"Consumer" is defined as any renter, purchaser, or subscriber of goods or services from a videotape service provider. In some cases, courts require a form of ongoing relationship or commitment between the user and the entity that owns and operates the media platform. Typically, this would fall under a form of "subscription." However, the level of commitment requirements may vary.

    Personally Identifiable Information
    "Personally identifiable information" or "PII" involves the information that can identify a person as having requested or obtained specific video materials or services from a video tape service provider. As it relates to VPPA claims, PII includes information which identifies a person as having requested or obtained specific video materials or services from a video tape service provider including a consumers Facebook® ID and potentially GPS coordinates. Over time, the information that constitutes PII has evolved and incorporated newer state privacy laws like the California Consumer Privacy Act, which gives consumers more control over the personal information that businesses collect about them.

  • The claims filed against certain streaming platforms allege that the companies knowingly disclosed their consumers' protected information via Facebook's® embedded Pixel code. Some companies accused of violating their customer's VPPA rights include Hulu®, Disney+®, Paramount+®, ESPN+® and Starz®. If you are a subscriber to any of the previously mentioned streaming platforms, you may have had your VPPA rights violated. For more information, connect with an attorney today.

  • When users watch a video on a website, the provider has the ability to not only collect but share your viewing history and other personal data with third parties. The data collected, while valuable to the company, may be illegal. Companies that share your personal data without your knowledge or consent may infringe on a user's VPPA rights, which means you may be eligible to file a claim. If you suspect your personal data was shared with third parties without your consent, you may be eligible to file a claim. To see if you qualify, complete our free case review today.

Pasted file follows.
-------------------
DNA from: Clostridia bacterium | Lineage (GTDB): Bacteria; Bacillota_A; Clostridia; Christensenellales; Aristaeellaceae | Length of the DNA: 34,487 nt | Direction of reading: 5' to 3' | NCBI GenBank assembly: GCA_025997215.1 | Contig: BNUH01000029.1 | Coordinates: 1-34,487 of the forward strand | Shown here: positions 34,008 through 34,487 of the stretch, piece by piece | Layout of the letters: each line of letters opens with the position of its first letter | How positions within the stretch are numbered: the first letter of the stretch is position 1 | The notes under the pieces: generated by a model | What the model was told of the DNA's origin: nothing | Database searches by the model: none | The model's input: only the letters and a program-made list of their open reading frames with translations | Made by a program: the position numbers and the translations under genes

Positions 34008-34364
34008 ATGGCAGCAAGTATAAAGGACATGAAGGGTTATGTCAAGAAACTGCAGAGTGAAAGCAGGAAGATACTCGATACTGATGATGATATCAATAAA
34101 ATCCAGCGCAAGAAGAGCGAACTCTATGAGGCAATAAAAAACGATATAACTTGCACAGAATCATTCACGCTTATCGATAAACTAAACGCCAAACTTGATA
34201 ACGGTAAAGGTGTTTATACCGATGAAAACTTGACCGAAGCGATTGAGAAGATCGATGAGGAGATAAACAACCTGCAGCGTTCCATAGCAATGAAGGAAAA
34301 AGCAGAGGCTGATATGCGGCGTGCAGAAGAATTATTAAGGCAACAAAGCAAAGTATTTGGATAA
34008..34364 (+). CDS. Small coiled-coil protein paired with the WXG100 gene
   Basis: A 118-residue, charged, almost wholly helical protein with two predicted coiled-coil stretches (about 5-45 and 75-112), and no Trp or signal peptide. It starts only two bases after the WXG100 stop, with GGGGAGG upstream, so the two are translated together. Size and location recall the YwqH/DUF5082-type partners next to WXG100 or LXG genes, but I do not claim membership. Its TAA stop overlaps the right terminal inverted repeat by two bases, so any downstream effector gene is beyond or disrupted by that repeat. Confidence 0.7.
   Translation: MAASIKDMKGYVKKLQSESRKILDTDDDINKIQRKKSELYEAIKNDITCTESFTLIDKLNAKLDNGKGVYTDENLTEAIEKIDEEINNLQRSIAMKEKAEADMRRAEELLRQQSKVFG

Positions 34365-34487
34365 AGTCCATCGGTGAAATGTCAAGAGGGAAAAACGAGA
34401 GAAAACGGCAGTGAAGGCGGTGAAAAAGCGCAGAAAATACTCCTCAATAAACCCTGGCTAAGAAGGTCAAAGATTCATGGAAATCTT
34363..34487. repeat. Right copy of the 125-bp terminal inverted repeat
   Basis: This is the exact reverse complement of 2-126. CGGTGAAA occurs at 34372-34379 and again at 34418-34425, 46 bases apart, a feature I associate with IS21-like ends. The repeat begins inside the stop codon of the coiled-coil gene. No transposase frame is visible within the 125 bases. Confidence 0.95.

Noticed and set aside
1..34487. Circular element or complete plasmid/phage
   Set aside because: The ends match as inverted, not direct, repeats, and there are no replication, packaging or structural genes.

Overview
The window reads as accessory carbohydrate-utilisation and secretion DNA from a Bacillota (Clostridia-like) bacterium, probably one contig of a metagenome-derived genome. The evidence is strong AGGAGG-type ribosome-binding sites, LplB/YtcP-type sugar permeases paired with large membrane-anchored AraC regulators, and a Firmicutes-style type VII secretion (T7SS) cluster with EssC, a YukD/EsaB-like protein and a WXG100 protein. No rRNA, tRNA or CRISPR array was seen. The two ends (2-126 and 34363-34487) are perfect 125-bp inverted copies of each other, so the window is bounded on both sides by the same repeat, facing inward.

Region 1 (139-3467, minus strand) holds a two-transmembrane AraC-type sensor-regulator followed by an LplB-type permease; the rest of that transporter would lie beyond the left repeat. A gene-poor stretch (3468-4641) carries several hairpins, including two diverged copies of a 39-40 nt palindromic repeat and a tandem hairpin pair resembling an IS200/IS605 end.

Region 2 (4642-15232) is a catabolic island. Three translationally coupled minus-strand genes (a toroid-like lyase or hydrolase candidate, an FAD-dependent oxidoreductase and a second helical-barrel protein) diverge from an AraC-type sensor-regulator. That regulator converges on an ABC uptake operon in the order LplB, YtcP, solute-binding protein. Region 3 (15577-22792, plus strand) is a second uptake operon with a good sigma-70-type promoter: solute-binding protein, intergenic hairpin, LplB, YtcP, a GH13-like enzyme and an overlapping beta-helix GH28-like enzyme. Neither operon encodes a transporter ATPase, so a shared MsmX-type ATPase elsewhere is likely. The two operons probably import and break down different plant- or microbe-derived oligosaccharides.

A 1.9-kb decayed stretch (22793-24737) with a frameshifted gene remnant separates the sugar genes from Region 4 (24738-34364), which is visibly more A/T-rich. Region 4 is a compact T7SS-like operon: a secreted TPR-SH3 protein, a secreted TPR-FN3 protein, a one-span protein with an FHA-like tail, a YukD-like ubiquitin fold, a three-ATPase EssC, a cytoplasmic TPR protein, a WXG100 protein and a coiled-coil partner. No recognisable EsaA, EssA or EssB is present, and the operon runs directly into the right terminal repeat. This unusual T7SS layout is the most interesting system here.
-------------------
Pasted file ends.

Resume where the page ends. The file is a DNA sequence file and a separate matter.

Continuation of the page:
• Courts may award consumers up to $2,500 in liquidated damages per VPPA violation. If you believe your private information has been exploited by an online streaming platform such as Hulu®, Disney+®, Paramount+®, ESPN+® and Starz®, you may be eligible to recover financial compensation. You can learn more today about the VPPA and what you may be eligible to recover by contacting a Morgan & Morgan attorney.

  • Your attorney will work with experts and have access to the largest resources in America to ensure you have the best odds at recovering what you are entitled to after a major streaming platform violates your rights. For over 35 years, our law firm has helped our clients fight back against major companies that would look to use their private data for their own personal gain, and we want to help you too.
    For more information about VPPA and how you may be eligible to recover financial compensation, contact a Morgan & Morgan attorney today by completing our free, no-obligation case evaluation today.